Implementing good staff assessments in the medical imaging department begins at recruitment level. Making sound hiring decisions in the first place ensures as few later difficulties as possible. Don’t hire anyone who isn’t well qualified or who has questionable career history, is the first piece of advice; it makes assessing staff afterwards much more straightforward.
One of the main challenges in recruiting medical imaging staff in Europe is posed by the national variations in standards throughout Europe and beyond, on what constitutes an adequately qualified radiologist. For example, in Russia it takes a mere three years to become a practicing radiologist, with not even a fixed curriculum for residents by which to assess what areas an applicant has covered. This is in complete contrast to countries such as the United Kingdom and Germany, where curricula are highly regulated. Personality is also important – making sure an applicant has the right personality and can engage effectively in cooperation and teamwork will make their place in your department much smoother.
Keeping Abreast of Evolving Procedures
A candidate’s initial education, while important, must be backed up by continuing medical education to ascertain whether or not they are up-to-date with current practice. The US is further evolved in this respect, due in part to the rise in malpractice suits and a more litigious culture. US board examinations, while not mandatory, are generally taken by all, as no decent hospital will hire a radiologist who has not taken and passed these exams. There, radiologists view board exams as a desirable addition to their resumé, an attitude similar to the one in the UK.
The US has also developed e-Learning as a tool to offer continuing specialty-based exams that are again not mandatory, but demonstrate that a medical professional is actively ensuring their education is relevant. It is inevitable that Europe must follow the US in these practices and formalise continuing education with a homogenised set of standards.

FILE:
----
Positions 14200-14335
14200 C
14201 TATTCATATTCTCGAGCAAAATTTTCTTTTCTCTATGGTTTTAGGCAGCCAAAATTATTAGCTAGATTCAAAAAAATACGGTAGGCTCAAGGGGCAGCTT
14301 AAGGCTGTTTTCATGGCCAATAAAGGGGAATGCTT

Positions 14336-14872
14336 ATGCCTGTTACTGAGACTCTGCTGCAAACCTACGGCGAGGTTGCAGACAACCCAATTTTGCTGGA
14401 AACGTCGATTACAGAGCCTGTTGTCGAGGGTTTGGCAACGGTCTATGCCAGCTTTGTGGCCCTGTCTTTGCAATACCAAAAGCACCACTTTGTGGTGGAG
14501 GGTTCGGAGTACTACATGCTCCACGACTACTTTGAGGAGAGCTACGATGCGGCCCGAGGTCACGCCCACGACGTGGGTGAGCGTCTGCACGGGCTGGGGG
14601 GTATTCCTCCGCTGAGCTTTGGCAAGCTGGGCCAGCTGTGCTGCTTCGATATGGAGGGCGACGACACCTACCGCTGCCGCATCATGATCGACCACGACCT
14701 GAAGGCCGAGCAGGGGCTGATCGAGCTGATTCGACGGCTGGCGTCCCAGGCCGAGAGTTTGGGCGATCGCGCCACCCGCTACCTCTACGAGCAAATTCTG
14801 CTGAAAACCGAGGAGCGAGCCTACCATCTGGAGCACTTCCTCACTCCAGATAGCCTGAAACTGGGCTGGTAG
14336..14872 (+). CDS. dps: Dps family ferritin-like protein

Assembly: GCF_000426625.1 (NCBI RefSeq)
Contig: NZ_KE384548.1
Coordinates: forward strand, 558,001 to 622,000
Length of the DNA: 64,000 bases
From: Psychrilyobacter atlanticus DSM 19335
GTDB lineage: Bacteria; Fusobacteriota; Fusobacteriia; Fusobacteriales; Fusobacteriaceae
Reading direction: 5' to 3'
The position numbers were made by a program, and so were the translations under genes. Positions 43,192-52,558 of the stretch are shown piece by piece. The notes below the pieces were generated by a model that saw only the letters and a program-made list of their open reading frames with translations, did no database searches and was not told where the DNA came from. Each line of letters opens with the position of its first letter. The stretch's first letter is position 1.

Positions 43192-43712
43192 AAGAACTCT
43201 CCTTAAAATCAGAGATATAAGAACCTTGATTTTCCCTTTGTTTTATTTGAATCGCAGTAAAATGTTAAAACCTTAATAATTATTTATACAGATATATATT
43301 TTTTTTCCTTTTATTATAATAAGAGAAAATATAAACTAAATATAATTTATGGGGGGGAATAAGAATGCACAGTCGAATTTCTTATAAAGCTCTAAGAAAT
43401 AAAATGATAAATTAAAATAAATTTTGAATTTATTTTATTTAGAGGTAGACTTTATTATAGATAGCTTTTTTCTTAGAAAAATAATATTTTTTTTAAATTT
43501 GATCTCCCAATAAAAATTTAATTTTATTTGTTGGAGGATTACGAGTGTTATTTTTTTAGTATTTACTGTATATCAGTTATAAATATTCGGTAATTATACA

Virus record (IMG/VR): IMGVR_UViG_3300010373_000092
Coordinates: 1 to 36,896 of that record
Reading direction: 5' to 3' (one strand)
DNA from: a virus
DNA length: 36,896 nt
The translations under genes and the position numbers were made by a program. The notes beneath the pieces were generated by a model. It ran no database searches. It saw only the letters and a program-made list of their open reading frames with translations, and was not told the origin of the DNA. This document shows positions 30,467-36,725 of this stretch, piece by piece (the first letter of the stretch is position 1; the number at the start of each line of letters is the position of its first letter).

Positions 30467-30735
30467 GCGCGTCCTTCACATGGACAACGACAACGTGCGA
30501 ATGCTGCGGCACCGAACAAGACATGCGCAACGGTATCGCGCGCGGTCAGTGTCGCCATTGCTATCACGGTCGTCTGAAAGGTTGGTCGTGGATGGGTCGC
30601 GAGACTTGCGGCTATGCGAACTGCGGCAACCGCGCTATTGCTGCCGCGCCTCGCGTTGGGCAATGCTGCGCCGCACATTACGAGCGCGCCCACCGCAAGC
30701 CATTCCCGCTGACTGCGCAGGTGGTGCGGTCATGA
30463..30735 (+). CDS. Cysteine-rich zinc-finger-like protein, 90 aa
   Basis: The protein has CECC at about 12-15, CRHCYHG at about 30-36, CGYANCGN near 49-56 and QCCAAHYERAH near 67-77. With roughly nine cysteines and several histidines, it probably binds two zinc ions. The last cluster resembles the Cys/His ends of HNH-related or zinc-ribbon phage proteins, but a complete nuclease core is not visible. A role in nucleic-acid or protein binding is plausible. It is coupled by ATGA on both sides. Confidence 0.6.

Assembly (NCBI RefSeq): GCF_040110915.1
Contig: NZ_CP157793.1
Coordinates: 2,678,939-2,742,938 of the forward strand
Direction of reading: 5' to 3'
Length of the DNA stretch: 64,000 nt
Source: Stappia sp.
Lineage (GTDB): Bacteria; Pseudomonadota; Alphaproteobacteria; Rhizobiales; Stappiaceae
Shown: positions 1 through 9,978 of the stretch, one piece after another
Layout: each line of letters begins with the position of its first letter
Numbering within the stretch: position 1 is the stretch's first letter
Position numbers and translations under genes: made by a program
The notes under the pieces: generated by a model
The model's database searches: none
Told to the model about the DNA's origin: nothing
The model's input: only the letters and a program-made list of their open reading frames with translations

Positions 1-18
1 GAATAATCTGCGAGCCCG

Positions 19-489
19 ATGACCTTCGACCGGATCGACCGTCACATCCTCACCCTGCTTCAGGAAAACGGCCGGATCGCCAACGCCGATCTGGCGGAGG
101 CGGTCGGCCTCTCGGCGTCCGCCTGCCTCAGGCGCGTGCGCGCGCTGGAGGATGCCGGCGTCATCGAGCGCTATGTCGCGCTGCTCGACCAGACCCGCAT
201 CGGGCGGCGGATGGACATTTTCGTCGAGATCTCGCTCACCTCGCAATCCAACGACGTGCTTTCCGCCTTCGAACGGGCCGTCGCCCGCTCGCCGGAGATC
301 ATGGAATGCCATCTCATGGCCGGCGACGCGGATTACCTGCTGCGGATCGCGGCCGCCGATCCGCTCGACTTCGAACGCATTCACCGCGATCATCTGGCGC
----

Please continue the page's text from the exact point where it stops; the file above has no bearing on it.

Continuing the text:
For example, in Europe, many medical staff attend such courses, but due to a lack of regulation, it is possible for them to obtain the relevant CME credits without actually attending the course. Big meetings such as the ECR have taken steps to regulate this absenteeism, but smaller courses don’t have a formal structure in place to ensure that absent participants are not credited for courses they have not in fact attended.
Document, document, document! It is essential to maintain a comprehensive dossier on complaints about all employees to back up any formal procedures that may eventually take place when a member of staff underperforms or is involved in a negative situation with patients or other staff members.
An annual review is a great forum for thrashing out any workplace issues – with a positive ‘how can we help you’ attitude, where one can give a warning that an incident or behaviour/attitude in the department was inappropriate. This is the generally accepted formal setting for dealing with underachieving staff. The informal way is to evaluate performance amongst peers within the department. In our department, colleagues send each other their cases for second opinion so that at the end of the year we are then able to say how many judgement calls are valid, and how many if at all, adversely affected patients. We hope to formalise this process and I believe it will be a valuable tool in assessing staff.
Other Evaluation Tools
Job descriptions are broken down into secondary task lists for each individual team member. At the annual review, this allows us to compare results to the original standard document. We also maintain a coordinating member of staff for each modality, for example, MR, and their role in this task is also up for annual evaluation to talk about the changes they have experienced over the past year, if they are satisfied with the way they are going and if there are any future changes they wish to implement. It allows us to develop a realistic and fulfilling career path for all members of staff.
Using Staff Information Responsibly
Confidentiality is key in staff assessment. We can use information about staff to inform our decisions in hiring, extending contracts or reviewing performance. We can let it be known to other members of staff if we have a general feeling of reservation about a certain individual, but sharing negative information is clearly discriminatory and must be avoided. All records from staff reviews are held in a central repository only accessible by the record keeper, the board of directors and the Chairman to ensure complete confidentiality.